Jim’s going out on the highways at all hours (at age four) to save baby animals flung out on the roadside, often still tied in sacks, caused me great anxiety for his safety. He would go at most any hour of night or day, or any distance — riding his little tricycle or on foot, prowling in the side ditches.
Once I had gone to pick him up and found him trying to push his tricycle through mud, water, briars and brambles, with his sack of animals across the handle bars. I loaded them all in my car and took them home…
Another time, the young doctor in town drove up in front of my house and unloaded Jim, his tricycle and the animals he had salvaged that night.. As the young doctor unloaded them… panicked, I half whispered… “I cannot take any more! Oh– I swear, I cn not.”
I take it that I was hysterical or half conscious to say that, but say it I did.
Little Jim snatched the puppy into his arms and promptly parked it in my arms. “Look for yourself,” said he, scathingly, “you have grieved him. He needs someone so very much and he heard you say you do not want him.”
This sent spears and daggers of remorse racing through me and bathed my eyes in silent tears.
“See, he is crying, Mom. He has little tears in his eyes. He feels so unwanted. Tell him you love him and will care for him always. Hold him close, Mom, and tell him he is your baby. Hurry…!”
The young doctor reached over and hoisted the brim of the old straw hat I had pulled low over my brow, regarded my tears awhile and announced to Jim: “It’s just fine Jim, you have convinced her already. So I will get in my car and go home. I’ve been at the hospital all night.”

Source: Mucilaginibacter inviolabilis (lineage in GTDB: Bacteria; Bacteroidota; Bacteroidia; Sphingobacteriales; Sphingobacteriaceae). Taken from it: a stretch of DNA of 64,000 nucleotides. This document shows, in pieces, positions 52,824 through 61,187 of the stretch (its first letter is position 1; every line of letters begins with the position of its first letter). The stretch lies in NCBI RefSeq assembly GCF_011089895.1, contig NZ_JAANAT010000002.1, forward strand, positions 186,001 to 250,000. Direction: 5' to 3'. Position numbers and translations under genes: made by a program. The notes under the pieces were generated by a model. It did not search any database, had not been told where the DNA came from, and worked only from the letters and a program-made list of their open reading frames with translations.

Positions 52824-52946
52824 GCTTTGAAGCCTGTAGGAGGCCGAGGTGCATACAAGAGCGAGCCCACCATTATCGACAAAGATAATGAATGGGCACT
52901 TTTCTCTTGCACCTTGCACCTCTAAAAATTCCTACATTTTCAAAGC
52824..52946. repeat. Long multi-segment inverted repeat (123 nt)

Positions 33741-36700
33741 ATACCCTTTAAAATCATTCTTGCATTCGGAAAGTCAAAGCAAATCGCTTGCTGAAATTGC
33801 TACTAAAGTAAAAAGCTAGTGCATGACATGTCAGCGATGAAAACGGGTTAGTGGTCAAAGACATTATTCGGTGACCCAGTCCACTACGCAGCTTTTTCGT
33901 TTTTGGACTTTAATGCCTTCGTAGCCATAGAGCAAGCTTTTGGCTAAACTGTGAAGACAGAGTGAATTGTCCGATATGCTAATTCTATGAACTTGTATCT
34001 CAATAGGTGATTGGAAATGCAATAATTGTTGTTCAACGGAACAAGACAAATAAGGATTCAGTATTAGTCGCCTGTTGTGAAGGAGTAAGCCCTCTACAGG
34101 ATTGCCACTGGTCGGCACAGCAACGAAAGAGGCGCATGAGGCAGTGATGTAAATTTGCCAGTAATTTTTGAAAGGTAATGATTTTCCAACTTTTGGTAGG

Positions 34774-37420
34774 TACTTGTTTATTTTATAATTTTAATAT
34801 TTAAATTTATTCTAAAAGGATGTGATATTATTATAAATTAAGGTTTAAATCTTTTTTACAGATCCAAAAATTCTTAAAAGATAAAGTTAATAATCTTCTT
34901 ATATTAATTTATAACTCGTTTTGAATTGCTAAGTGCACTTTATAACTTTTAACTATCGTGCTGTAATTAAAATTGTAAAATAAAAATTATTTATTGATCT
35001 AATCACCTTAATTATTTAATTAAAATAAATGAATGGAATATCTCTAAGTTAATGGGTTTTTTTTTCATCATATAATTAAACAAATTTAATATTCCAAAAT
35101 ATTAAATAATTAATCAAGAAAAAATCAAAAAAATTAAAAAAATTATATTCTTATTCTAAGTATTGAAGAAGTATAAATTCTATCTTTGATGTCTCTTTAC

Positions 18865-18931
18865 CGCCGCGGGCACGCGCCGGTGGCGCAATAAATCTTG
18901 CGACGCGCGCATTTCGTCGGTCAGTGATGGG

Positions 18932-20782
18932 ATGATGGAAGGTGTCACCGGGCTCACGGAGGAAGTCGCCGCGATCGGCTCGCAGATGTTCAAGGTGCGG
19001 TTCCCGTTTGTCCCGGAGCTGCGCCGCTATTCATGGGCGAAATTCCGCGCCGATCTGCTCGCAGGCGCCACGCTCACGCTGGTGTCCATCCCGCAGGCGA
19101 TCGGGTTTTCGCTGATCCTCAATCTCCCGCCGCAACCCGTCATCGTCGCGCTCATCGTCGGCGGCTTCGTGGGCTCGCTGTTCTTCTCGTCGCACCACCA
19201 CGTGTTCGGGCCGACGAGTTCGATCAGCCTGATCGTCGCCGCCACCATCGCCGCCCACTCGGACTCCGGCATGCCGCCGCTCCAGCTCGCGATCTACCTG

The sack holding the kittens had been opened by then to give them more air, and they were walking uncertainly about, being toddlers, still, with eyes barely open but not yet focussed. I rushed to warm some milk for them, with the puppy still in arms. Having told him he was loved and wanted and my very own for keeps, I gave him a bowl of warm milk for himself and scratched my head wondering where the next bottle of milk was coming from. But come it did… when my brother-in-law who worked for the gas and electric company came by to inform my husband that there was a three dollar deposit at that office, due us from a post transaction, and he’d taken the liberty of bringing it to us.
I was more pleased with my brother-in-law than I’d ever been before or ever had reason to be thereafter, as I remember. He was about my age and that was the only thing we had in common.